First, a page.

Bioengineering has the potential to transform many areas of science and technology, with significant implications for human health, sustainability, and innovation. As such, it is an exciting and rapidly growing field that offers many opportunities for interdisciplinary collaboration and discovery.

An amino acid sequence is the specific order of amino acids in a protein or peptide molecule, formed by the linking of the amino group (-NH2) of one amino acid to the carboxyl group (-COOH) of another amino acid through a peptide bond. The sequence is determined by the genetic code and is unique to each type of protein or peptide. It plays a crucial role in determining the three-dimensional structure and function of proteins.

Xylose is a type of sugar that is commonly found in plants and wood. In the context of medical definitions, xylose is often used in tests to assess the function of the small intestine. The most common test is called the "xylose absorption test," which measures the ability of the small intestine to absorb this sugar.

In this test, a patient is given a small amount of xylose to drink, and then several blood and/or urine samples are collected over the next few hours. The amount of xylose that appears in these samples is measured and used to determine how well the small intestine is absorbing nutrients.

Abnormal results on a xylose absorption test can indicate various gastrointestinal disorders, such as malabsorption syndromes, celiac disease, or bacterial overgrowth in the small intestine.

Fermentation is a metabolic process in which an organism converts carbohydrates into alcohol or organic acids using enzymes. In the absence of oxygen, certain bacteria, yeasts, and fungi convert sugars into carbon dioxide, hydrogen, and various end products, such as alcohol, lactic acid, or acetic acid. This process is commonly used in food production, such as in making bread, wine, and beer, as well as in industrial applications for the production of biofuels and chemicals.

Cell engineering is a branch of biotechnology that involves the manipulation and modification of cells to achieve desired functions or characteristics. This can be accomplished through various techniques, including genetic engineering, gene editing, cell culturing, and tissue engineering. The goal of cell engineering may be to develop new therapies for diseases, create cells or tissues that can replace damaged ones in the body, or to better understand how cells function.

In genetic engineering, genes are introduced into cells using vectors such as plasmids or viruses. These genes can encode for specific proteins or enzymes that can help the cell perform a particular function, such as producing a therapeutic protein or breaking down a toxic substance. Gene editing techniques, such as CRISPR-Cas9, allow for precise editing of an organism's genome, enabling the correction of genetic mutations or the introduction of new traits.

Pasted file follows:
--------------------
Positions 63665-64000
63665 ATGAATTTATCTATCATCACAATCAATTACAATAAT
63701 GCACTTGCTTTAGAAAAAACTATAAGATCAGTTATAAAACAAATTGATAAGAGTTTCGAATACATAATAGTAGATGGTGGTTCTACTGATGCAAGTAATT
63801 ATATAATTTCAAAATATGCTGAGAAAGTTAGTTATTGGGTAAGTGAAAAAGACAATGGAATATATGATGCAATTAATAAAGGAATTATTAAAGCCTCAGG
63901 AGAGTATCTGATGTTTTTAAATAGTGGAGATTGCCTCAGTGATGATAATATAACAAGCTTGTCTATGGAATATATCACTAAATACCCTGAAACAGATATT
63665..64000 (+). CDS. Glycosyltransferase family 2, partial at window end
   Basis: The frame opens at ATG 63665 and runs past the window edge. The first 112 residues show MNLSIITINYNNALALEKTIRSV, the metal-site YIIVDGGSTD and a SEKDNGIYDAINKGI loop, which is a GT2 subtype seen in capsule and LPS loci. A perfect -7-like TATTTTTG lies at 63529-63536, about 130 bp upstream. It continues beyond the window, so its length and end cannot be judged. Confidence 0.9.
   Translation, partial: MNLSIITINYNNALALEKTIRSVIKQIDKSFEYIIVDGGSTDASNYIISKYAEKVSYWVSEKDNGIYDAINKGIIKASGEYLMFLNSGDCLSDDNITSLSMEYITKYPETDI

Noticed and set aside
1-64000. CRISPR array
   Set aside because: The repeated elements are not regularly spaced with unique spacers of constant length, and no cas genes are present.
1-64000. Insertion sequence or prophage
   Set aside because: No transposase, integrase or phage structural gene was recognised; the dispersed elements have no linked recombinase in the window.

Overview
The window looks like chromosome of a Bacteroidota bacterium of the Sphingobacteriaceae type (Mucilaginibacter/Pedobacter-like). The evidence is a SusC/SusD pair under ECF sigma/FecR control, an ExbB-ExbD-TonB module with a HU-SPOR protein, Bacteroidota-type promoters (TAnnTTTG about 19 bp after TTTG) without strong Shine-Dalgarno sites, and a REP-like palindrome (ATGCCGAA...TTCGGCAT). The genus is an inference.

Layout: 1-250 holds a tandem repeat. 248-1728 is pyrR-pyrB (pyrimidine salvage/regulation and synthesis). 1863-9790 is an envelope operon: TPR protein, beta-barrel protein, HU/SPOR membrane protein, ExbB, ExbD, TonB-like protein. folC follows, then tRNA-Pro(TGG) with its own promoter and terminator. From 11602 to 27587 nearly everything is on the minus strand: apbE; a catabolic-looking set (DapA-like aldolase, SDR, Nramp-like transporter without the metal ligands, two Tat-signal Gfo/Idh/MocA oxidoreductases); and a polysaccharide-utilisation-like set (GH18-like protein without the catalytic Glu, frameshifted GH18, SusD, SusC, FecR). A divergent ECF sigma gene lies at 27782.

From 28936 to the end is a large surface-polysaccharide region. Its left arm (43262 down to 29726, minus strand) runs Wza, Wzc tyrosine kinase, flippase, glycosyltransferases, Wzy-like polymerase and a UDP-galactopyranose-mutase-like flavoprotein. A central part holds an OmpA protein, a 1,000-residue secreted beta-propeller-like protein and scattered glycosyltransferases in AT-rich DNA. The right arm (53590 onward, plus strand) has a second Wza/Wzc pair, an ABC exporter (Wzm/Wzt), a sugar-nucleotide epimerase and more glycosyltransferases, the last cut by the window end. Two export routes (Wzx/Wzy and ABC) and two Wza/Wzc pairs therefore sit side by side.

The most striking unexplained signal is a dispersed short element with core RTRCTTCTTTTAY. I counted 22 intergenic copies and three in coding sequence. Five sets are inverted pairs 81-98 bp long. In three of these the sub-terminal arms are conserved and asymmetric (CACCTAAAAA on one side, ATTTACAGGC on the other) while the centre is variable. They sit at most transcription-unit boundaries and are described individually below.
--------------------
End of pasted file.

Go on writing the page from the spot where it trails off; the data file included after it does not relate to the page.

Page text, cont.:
Cell culturing involves growing cells in controlled conditions outside of the body, allowing researchers to study their behavior and properties. Tissue engineering combines cell engineering with materials science to create functional tissues or organs that can be used for transplantation or other medical applications.

Overall, cell engineering has the potential to revolutionize medicine by enabling the development of personalized therapies, regenerative medicine, and new treatments for a wide range of diseases and conditions.

Metabolic networks and pathways refer to the complex interconnected series of biochemical reactions that occur within cells to maintain life. These reactions are catalyzed by enzymes and are responsible for the conversion of nutrients into energy, as well as the synthesis and breakdown of various molecules required for cellular function.

A metabolic pathway is a series of chemical reactions that occur in a specific order, with each reaction being catalyzed by a different enzyme. These pathways are often interconnected, forming a larger network of interactions known as a metabolic network.

Metabolic networks can be represented as complex diagrams or models, which show the relationships between different pathways and the flow of matter and energy through the system. These networks can help researchers to understand how cells regulate their metabolism in response to changes in their environment, and how disruptions to these networks can lead to disease.

Some common examples of metabolic pathways include glycolysis, the citric acid cycle (also known as the Krebs cycle), and the pentose phosphate pathway. Each of these pathways plays a critical role in maintaining cellular homeostasis and providing energy for cellular functions.

Molecular cloning is a laboratory technique used to create multiple copies of a specific DNA sequence. This process involves several steps:

1. Isolation: The first step in molecular cloning is to isolate the DNA sequence of interest from the rest of the genomic DNA. This can be done using various methods such as PCR (polymerase chain reaction), restriction enzymes, or hybridization.
2. Vector construction: Once the DNA sequence of interest has been isolated, it must be inserted into a vector, which is a small circular DNA molecule that can replicate independently in a host cell. Common vectors used in molecular cloning include plasmids and phages.